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Nasadiya Sukta

"Who really knows?
Who will here proclaim it?
Whence was it produced? Whence is this creation?
The gods came afterwards, with the creation of this universe.
Who then knows whence it has arisen?"

RV, 10:129-6 [1][2][3]

The Nasadiya Sukta (after the incipit ná ásat "not the non-existent") also known as the Hymn of Creation is the 129th hymn of the 10th Mandala of the Rigveda (10:129). It is concerned with cosmology and the origin of the universe.[4]

Interpretations[edit]

The hymn has attracted a large body of literature of commentaries both in Indian theology and in Western philology.[5]

It begins by paradoxically stating "not the non-existent existed, nor did the existent exist then" (ná ásat āsīt ná u sát āsīt tadânīm), paralleled in verse 2 by "then not death existed, nor the immortal" (ná mṛtyúḥ āsīt amŕtam ná tárhi). But already in verse 2 mention is made that there was "breathing without breath, of its own nature, that one" ânīt avātám svadháyā tát ékam). In verse 3, being unfolds, "from heat (tapas) was born that one" (tápasaḥ tát mahinâ ajāyata ékam). Verse 4 mentions desire (kāma) as the primal seed, and the first poet-seers (kavayas) who "found the bond of being within non-being with their heart's thought".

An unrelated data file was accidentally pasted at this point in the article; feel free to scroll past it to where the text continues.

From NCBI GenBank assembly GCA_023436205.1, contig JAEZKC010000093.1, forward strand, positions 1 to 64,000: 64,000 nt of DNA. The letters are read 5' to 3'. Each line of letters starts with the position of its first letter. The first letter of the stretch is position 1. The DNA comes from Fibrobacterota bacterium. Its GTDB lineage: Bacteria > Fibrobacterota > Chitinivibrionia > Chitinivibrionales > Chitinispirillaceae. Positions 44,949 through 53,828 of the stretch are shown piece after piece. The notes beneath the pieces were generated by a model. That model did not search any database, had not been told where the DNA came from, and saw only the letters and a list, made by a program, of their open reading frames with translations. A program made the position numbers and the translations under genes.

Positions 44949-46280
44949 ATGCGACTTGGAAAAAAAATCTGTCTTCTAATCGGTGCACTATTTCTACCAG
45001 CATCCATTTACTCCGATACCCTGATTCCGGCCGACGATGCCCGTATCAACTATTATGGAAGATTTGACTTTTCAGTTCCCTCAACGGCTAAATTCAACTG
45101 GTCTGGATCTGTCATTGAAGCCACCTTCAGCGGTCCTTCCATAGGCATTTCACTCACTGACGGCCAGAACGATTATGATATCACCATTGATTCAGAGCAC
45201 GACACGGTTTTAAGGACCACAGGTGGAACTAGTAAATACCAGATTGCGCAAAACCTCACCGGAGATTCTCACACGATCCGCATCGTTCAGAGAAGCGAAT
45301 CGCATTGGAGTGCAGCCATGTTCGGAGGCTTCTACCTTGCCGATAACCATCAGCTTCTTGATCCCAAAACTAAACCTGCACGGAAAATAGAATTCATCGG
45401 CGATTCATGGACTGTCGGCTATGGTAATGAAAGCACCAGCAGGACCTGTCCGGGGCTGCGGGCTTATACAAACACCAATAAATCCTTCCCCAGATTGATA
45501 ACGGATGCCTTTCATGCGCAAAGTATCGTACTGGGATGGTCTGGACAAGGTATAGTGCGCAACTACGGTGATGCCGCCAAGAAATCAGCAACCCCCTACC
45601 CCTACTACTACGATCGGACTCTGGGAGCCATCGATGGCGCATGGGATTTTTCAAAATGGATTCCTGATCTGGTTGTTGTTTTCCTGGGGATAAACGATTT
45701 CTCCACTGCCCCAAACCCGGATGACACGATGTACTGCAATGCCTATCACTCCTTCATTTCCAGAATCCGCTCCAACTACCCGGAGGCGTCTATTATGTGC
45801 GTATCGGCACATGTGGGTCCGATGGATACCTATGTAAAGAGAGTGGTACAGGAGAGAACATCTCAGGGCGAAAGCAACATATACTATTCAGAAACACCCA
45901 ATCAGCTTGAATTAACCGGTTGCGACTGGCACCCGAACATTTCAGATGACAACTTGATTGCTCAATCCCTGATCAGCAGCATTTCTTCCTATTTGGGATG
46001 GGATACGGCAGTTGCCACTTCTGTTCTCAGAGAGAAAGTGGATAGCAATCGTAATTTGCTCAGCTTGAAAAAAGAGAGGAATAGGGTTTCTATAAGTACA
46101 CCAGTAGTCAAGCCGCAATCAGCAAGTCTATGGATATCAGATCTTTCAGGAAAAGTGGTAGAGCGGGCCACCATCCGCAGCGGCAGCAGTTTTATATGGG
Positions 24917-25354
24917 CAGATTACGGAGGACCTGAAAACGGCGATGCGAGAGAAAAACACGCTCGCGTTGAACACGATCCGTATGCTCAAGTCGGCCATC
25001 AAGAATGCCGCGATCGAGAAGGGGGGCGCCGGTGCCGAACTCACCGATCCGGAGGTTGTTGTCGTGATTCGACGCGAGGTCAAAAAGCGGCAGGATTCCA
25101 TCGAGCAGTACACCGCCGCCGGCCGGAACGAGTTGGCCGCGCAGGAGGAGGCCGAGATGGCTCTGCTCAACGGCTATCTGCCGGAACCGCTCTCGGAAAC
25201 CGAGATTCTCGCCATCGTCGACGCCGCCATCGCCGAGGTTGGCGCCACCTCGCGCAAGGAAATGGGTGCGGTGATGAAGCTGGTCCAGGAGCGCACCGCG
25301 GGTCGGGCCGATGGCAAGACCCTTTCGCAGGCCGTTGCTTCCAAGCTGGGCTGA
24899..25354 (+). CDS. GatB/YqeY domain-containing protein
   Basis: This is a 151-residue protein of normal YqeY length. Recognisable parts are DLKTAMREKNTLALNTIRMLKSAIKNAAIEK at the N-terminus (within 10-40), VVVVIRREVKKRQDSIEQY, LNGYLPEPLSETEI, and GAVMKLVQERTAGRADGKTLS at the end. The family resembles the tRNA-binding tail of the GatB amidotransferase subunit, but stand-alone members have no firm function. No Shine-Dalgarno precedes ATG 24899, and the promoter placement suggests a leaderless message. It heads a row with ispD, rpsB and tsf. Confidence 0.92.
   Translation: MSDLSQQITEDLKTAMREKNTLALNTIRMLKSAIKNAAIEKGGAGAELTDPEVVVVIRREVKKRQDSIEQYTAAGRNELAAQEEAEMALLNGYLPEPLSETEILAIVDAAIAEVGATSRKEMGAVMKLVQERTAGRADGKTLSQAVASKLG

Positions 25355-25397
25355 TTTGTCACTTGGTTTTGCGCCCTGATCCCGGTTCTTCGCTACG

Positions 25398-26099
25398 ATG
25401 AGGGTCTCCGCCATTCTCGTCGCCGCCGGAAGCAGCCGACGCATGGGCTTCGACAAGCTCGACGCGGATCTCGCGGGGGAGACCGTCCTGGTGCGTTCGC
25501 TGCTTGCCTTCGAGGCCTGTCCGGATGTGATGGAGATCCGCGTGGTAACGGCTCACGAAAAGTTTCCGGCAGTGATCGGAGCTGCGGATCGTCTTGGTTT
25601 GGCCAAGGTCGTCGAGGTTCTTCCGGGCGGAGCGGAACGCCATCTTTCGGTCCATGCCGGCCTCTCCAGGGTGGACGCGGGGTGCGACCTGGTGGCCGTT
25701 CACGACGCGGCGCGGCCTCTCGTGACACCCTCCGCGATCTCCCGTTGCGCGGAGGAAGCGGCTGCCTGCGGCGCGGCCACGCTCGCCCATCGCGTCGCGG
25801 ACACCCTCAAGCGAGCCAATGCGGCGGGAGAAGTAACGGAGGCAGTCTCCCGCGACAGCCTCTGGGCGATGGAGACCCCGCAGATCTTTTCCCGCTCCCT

Brereton (1999) argues that the reference to the sages searching for being in their spirit is central, and that the hymn's gradual procession from non-being to being in fact re-enacts creation within the listener (see sphoṭa), equating poetic utterance and creation (see śabda).

The hymn is undoubtedly late within the Rigveda, and expresses thought more typical of later Indian philosophy.[6]

The hymn has been interpreted as one of the earliest accounts of skeptical inquiry and agnosticism.[7] Astronomer Carl Sagan quoted it in discussing India's "tradition of skeptical questioning and unselfconscious humility before the great cosmic mysteries."[8]

Nasadiya Sukta with English translation[edit]

नासदासींनॊसदासीत्तदानीं नासीद्रजॊ नॊ व्यॊमापरॊ यत् ।
किमावरीव: कुहकस्यशर्मन्नभ: किमासीद्गहनं गभीरम् ॥१॥

Then even nothingness was not, nor existence,
There was no air then, nor the heavens beyond it.
What covered it? Where was it? In whose keeping
Was there then cosmic water, in depths unfathomed?

न मृत्युरासीदमृतं न तर्हि न रात्र्या।आन्ह।आसीत् प्रकॆत: ।
आनीदवातं स्वधया तदॆकं तस्माद्धान्यन्नपर: किंचनास ॥२॥

Then there was neither death nor immortality
nor was there then the torch of night and day.